Alfa Romeo – Cuoro Sportivo?

The Italian car manufacturers have a wonderful history of engine design and manufacture – the Fiat twin cam, the Lancia V4, Enzo Ferrari’s V12 and flat-12.  The Cizeta V16.  But since this is an Alfa Romeo newsletter, let’s consider the Alfa engines – most famous of course being the NORD twin cam and Busso V6.

The V6 has been a favourite of mine for many years and I’ve owned 60 cars fitted with an engine that such personality, it has its own name.  Production commenced in 1979 and lasted until 2005, when it was decided that the engine could not be made to comply with forthcoming emissions legislation.  The last batch of Busso V6s left the factory on 31 December 2005 and Giuseppe Busso died on 3 January 2006. 

But an increasing worldwide population and increasing pollution has meant pressure on vehicle manufacturers to reduce emissions has continued relentlessly.  We are now in the age of the electric vehicle – but what does that mean for Alfa Romeo?  The success of a car is judged by sales volumes and how well it compares to its rivals. 

Electric cars are of course not the zero-emission vehicles that some claim because there is an environmental cost to their production (which is higher than the environmental cost of producing fossil-fuelled vehicles).  They also use brakes and tyres that emit particulates in the same way as fossil-fuelled vehicles. 

I run a garage and we are seeing electric vehicles presented for maintenance and repair.  The suspension and braking systems are similar to older vehicles as are the electronics – which of course get more complicated and advanced with each passing year. 

One thing that has put buyers off electric cars is range-anxiety.  The infrastructure for petrol/diesel is embedded in the UK, but differing electric charging ports for different manufacturers and insufficient charging ports for long-distance drivers has seen electric vehicles favoured by low mileage/short journey drivers.  In the current climate of energy price hikes, owners who have switched from petrol or diesel to save money may be in for an unwelcome surprise if they are charging their vehicles at home.  Employers have already introduced “no charging personal items” notices on workstations due to electricity prices.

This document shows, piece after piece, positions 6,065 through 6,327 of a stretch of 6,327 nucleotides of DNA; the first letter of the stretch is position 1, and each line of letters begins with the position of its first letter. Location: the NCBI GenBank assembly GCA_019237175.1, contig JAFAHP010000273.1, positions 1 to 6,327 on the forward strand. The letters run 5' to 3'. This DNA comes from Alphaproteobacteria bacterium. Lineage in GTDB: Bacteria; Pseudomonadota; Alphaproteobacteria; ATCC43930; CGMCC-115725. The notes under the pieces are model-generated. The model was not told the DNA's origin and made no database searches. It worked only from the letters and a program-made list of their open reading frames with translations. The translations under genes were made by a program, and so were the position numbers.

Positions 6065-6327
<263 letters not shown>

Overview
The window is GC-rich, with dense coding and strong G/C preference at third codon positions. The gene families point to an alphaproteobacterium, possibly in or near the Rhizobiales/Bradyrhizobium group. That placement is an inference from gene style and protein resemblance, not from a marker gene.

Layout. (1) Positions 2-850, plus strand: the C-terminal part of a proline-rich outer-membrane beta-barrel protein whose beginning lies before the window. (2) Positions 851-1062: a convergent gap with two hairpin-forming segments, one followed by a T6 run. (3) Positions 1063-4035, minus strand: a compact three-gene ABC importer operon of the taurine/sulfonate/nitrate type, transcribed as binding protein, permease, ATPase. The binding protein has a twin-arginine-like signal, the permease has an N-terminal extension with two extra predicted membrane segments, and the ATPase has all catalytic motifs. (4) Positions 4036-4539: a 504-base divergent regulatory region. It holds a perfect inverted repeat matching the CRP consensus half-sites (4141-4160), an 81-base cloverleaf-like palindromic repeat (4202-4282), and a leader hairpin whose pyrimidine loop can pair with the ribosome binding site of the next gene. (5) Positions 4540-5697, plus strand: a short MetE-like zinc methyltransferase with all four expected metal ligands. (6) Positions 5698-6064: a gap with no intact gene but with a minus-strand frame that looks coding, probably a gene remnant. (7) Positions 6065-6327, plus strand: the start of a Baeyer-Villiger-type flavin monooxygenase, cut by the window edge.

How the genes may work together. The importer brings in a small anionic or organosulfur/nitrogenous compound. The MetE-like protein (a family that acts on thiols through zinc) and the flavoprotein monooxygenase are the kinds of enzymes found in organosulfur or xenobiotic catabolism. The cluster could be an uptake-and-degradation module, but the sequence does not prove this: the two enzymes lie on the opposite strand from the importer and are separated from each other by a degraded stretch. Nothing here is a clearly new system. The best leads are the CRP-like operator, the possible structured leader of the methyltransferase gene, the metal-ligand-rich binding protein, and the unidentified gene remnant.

Few would argue that electric cars accelerate much faster than petrol or diesel cars.  100% of the torque is available immediately so there is almost no chance of a fossil fuelled vehicle keeping up, initially.  But in a crowded world with speed limits, speed cameras and insurance black boxes, the focus soon turns to range.  When I was driving 50,000 miles a year I used to choose my chariots carefully – my Giulietta diesel would go from West Yorkshire to Swindon, back home and back down to Swindon again on one tank of diesel.  That was 69mpg and meant I only had to fill it once a week.  I had a Citroen XM that would easily travel over 700 miles on a tank of diesel, at 40 mpg (HUGE tank!). 

But of course we don’t travel far these days because with laptops and Microsoft teams, meetings are held in the dining room at home not the boardroom in an office block.  For the vast majority of drivers, it seems that electricity will do the job for their motoring needs.  But for those of us who consider ourselves petrolheads, is that enough?    

The increasing prevalence of clean air zones and congestion charging zones could well price most drivers of older vehicles out of city centres and perhaps we are heading into a world of self-driven car sharing for commuting and short journeys.  But the weekend toys will hopefully be allowed to continue.  Let’s enjoy them while we still can!!

People used to say if you bought an Alfa you were just buying the engine and everything was thrown if for free.  It’s hard to imagine any manufacturer managing a believable USP in the current car market.  So what are our readers’ views – would you buy an electric Alfa Romeo? 

1 thought on “Alfa Romeo – Cuoro Sportivo?”

  1. At the moment I’d be reluctant to buy an EV (and I just sold a hybrid) no matter who built it. We need to look beyond EVs for alternatives to fossil fuels. As it stands EVs are being pushed out before the technology is ready. They’re too heavy, the energy density is dreadful – 300WH/Kg as opposed to 12KWH/Kg for diesel – and Li-Ion is inherently unstable

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